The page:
-The ability to understand concepts in verbal form.
-The ability to solve complex problems or plan something new by drawing on experience.
-The ability to speak and write fluently.
-The ability to learn and remember information
-The ability to work with numbers.
-The ability to represent things visually in space and to manipulate them mentally.
-The ability to recognise objects and identify similarities and differences.
-For composing performing and appreciating music.
-For the movement of body or body parts. (dancing, football)
-For logical reasoning, solving problems and numerical calculation.
-Related to the expression and understanding of words
-For organising things in space.
-For getting on with people.
-Understanding ourselves and being in touch with our feelings.
-Refers to the ways in which people process information.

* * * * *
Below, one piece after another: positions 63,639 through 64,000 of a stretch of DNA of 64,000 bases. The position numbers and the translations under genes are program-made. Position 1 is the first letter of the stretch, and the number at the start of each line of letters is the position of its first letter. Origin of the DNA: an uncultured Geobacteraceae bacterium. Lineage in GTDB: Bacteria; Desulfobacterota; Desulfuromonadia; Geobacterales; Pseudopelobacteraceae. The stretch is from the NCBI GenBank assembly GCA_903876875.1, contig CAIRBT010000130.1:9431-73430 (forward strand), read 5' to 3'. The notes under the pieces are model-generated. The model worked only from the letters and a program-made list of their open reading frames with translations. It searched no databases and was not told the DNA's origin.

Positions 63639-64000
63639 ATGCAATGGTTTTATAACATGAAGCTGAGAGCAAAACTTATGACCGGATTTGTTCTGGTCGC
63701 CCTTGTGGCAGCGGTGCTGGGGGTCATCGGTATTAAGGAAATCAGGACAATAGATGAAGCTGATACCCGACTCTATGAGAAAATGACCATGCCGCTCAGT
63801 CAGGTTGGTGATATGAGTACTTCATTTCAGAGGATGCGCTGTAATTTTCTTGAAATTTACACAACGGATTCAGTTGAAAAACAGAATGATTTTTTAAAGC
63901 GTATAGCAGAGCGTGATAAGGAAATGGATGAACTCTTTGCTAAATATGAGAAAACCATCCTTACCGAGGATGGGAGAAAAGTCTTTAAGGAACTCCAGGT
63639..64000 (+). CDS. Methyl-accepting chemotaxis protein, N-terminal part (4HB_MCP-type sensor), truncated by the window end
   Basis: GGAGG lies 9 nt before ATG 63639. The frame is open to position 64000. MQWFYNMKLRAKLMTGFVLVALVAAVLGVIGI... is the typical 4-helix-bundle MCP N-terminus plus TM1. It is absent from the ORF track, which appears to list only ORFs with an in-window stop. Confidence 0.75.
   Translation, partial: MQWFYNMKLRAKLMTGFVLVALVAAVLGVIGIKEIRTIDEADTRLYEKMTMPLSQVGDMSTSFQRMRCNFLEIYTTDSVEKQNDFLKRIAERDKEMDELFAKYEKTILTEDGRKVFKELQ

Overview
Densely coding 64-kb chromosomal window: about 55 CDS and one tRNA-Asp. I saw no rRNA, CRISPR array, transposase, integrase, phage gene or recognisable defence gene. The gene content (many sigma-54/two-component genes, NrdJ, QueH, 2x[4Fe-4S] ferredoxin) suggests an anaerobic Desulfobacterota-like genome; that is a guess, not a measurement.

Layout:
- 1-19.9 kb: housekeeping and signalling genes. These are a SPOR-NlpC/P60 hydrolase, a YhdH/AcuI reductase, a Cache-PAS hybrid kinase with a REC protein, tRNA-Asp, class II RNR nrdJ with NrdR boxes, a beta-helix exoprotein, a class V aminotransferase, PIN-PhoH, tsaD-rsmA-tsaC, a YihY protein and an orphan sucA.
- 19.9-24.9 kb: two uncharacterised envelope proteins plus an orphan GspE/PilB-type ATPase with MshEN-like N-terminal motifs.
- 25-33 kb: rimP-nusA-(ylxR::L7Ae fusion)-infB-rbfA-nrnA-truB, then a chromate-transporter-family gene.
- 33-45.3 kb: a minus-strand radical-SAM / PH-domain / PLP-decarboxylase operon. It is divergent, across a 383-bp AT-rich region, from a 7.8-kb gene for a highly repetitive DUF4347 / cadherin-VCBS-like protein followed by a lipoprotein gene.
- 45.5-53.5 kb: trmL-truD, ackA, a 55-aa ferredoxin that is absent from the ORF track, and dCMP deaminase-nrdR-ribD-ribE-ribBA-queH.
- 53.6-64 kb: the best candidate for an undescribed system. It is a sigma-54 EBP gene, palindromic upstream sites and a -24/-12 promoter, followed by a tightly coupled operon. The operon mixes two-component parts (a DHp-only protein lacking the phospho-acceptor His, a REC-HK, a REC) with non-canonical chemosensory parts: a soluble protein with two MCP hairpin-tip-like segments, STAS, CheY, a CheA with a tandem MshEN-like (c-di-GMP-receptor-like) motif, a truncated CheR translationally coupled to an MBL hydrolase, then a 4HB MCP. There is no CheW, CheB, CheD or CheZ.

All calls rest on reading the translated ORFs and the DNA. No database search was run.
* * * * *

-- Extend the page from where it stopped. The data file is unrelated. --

-These are the type of mental process that intelligent thought depend on.
-Refers to the way the persons past experiences contribute to knowledge and skills that are applied in life situations or tasks.
-This means that experiential intelligence allows a person to meet the demands of different situations based on experience.
-With experience you can also learn to process information or perform a task automatically.
-In this way experiential intelligence allows you to deal with different tasks at the same time
-Refers to being able to adapt to real world situations and various contents.
-Sternberg's view is that intelligence is a culturally defined concept.
-Certain acts may seem simple, in a particular context, they may represent highly adaptive behaviour.
-Different forms of intelligent behaviour are valued in different contexts.